EDMONTON -- Alberta had its deadliest day of the pandemic on Sunday when 20 Albertans died after they contracted the coronavirus.

Fourteen of the 20 deaths are connected to outbreaks at hospitals and continuing care facilities across the province.

Alberta has recorded 427 COVID-19 deaths since the pandemic began.

“As our cases rise, our deaths will rise. Every time I speak about deaths I offer condolences because each of these people will be missed and mourned,” Chief Medical Officer of Health Dr. Deena Hinshaw said. “The measures in place right now are literally a matter of live and death and the choices Albertans are making right now will determine our future in a few weeks.”

Dr. Hinshaw also reported 860 new infections Monday after Alberta Health Services conducted more than 12,000 tests.

With that, active infections reached 10,031 and total cases passed 40,000.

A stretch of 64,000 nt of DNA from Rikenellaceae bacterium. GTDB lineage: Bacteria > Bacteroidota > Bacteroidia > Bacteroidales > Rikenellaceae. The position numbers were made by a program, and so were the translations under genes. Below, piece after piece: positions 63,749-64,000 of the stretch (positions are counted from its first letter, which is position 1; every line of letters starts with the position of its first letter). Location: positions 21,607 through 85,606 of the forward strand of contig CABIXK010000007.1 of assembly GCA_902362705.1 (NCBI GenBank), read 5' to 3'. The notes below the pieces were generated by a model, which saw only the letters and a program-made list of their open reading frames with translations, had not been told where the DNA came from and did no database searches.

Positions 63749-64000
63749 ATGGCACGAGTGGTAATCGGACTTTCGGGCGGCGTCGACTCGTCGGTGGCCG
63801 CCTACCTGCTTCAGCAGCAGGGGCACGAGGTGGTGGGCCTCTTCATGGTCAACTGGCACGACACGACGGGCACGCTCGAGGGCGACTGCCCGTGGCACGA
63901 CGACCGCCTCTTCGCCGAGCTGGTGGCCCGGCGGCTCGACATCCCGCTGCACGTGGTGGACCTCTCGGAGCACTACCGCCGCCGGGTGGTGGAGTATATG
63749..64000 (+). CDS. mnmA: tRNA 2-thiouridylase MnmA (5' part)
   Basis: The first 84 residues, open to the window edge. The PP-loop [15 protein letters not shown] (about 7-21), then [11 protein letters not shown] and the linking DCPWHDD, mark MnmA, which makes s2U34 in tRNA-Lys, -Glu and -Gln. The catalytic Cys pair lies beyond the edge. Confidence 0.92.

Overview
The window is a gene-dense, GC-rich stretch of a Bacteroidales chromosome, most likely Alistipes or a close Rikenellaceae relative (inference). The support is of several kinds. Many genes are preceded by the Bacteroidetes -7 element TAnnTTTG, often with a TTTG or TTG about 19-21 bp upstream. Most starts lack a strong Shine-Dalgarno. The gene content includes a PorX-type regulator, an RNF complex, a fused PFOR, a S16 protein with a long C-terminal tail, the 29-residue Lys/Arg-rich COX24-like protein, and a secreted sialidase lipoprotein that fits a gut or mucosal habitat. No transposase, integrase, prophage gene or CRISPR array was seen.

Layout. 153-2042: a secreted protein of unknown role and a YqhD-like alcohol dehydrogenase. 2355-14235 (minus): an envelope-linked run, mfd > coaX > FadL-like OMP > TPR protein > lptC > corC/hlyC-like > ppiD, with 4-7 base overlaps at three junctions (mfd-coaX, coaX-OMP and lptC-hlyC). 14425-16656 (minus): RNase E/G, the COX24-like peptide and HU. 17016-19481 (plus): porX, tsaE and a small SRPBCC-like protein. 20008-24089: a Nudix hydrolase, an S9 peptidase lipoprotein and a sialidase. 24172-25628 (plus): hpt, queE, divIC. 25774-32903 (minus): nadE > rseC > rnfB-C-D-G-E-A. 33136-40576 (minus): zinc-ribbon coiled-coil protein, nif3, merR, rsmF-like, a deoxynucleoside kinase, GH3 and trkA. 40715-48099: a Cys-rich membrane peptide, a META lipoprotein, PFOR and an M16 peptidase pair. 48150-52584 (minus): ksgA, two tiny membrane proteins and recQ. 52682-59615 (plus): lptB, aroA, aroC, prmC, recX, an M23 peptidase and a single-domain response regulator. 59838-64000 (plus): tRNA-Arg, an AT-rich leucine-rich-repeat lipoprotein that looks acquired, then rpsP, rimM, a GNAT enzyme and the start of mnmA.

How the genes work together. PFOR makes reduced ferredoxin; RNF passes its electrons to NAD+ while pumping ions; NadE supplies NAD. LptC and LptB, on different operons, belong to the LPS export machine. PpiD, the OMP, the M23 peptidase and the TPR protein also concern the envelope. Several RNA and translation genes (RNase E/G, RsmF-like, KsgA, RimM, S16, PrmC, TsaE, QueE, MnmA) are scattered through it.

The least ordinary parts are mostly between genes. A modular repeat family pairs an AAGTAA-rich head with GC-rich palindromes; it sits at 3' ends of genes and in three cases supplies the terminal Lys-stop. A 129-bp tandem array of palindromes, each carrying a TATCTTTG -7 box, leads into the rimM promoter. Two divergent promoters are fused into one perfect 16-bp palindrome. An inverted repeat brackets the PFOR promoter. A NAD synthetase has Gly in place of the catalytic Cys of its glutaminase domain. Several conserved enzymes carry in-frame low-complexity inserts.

Hospitalizations increased on Monday too, with 264 Albertans admitted to healthcare facilities, including 57 in ICU.

“These numbers continue to be concerning.

“With the numbers we’ve seen in the last couple of weeks, we know there’s going to be a rise in demand for hospitalizations and ICU over the coming one to two weeks because of what we’ve seen historically in cases.”


The chief medical officer of health admitted Alberta has entered a second wave as daily cases have spiked this fall.

“I would say, yes, we are in a second wave at this point in time,” she told reporters. “About a month ago when we were looking at our numbers the possibility was still there that we could turn things around … and clearly that’s not what happened. I would say: yes, it is a second wave at this point in time, but again it’s up to us where that wave peaks and how quickly we can bring it down.”

The province's reproduction value — a measurement that track's a disease's ability to spread — "unfortunately" sits at 1.2 across Alberta.

"We have not even managed to reduce our growth rates to just a flat 1," Hinshaw said.

She encouraged Albertans to double up their efforts and follow restrictions and guidelines with the hope that cases can begin to slow down within two weeks.

But she also issued a warning.

“If these measures that were put in place last Friday are not enough we will absolutely be bringing forward recommendations for additional measures because we are in a critical time.

Dr. Hinshaw’s next update is scheduled for Wednesday afternoon.